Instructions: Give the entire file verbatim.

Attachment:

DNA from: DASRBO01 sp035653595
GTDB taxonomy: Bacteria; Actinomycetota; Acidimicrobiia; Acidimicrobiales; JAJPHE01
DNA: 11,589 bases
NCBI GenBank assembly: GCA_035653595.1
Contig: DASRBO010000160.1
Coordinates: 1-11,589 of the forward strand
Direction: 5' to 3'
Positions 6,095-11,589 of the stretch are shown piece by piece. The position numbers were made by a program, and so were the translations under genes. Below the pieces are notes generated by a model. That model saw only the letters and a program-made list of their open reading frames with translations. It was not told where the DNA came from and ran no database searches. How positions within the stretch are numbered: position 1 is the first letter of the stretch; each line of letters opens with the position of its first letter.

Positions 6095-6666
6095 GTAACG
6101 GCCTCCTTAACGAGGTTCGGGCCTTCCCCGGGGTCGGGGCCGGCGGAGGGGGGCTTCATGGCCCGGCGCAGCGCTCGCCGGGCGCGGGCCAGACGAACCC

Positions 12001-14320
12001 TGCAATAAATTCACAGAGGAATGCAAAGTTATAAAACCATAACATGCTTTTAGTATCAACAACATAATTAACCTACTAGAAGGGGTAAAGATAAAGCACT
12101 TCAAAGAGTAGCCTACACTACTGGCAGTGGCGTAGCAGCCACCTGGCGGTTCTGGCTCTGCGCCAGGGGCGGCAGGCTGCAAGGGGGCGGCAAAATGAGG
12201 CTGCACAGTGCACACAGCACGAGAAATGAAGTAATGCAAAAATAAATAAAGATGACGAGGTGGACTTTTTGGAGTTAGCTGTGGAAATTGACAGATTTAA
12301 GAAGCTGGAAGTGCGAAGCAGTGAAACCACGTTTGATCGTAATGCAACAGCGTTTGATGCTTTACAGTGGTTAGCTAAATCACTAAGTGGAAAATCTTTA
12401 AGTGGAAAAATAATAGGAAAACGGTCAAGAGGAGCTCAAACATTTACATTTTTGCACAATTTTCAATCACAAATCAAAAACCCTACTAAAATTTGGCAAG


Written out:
DNA from: DASRBO01 sp035653595
GTDB taxonomy: Bacteria; Actinomycetota; Acidimicrobiia; Acidimicrobiales; JAJPHE01
DNA: 11,589 bases
NCBI GenBank assembly: GCA_035653595.1
Contig: DASRBO010000160.1
Coordinates: 1-11,589 of the forward strand
Direction: 5' to 3'
Positions 6,095-11,589 of the stretch are shown piece by piece. The position numbers were made by a program, and so were the translations under genes. Below the pieces are notes generated by a model. That model saw only the letters and a program-made list of their open reading frames with translations. It was not told where the DNA came from and ran no database searches. How positions within the stretch are numbered: position 1 is the first letter of the stretch; each line of letters opens with the position of its first letter.

Positions 6095-6666
6095 GTAACG
6101 GCCTCCTTAACGAGGTTCGGGCCTTCCCCGGGGTCGGGGCCGGCGGAGGGGGGCTTCATGGCCCGGCGCAGCGCTCGCCGGGCGCGGGCCAGACGAACCC

Positions 12001-14320
12001 TGCAATAAATTCACAGAGGAATGCAAAGTTATAAAACCATAACATGCTTTTAGTATCAACAACATAATTAACCTACTAGAAGGGGTAAAGATAAAGCACT
12101 TCAAAGAGTAGCCTACACTACTGGCAGTGGCGTAGCAGCCACCTGGCGGTTCTGGCTCTGCGCCAGGGGCGGCAGGCTGCAAGGGGGCGGCAAAATGAGG
12201 CTGCACAGTGCACACAGCACGAGAAATGAAGTAATGCAAAAATAAATAAAGATGACGAGGTGGACTTTTTGGAGTTAGCTGTGGAAATTGACAGATTTAA
12301 GAAGCTGGAAGTGCGAAGCAGTGAAACCACGTTTGATCGTAATGCAACAGCGTTTGATGCTTTACAGTGGTTAGCTAAATCACTAAGTGGAAAATCTTTA
12401 AGTGGAAAAATAATAGGAAAACGGTCAAGAGGAGCTCAAACATTTACATTTTTGCACAATTTTCAATCACAAATCAAAAACCCTACTAAAATTTGGCAAG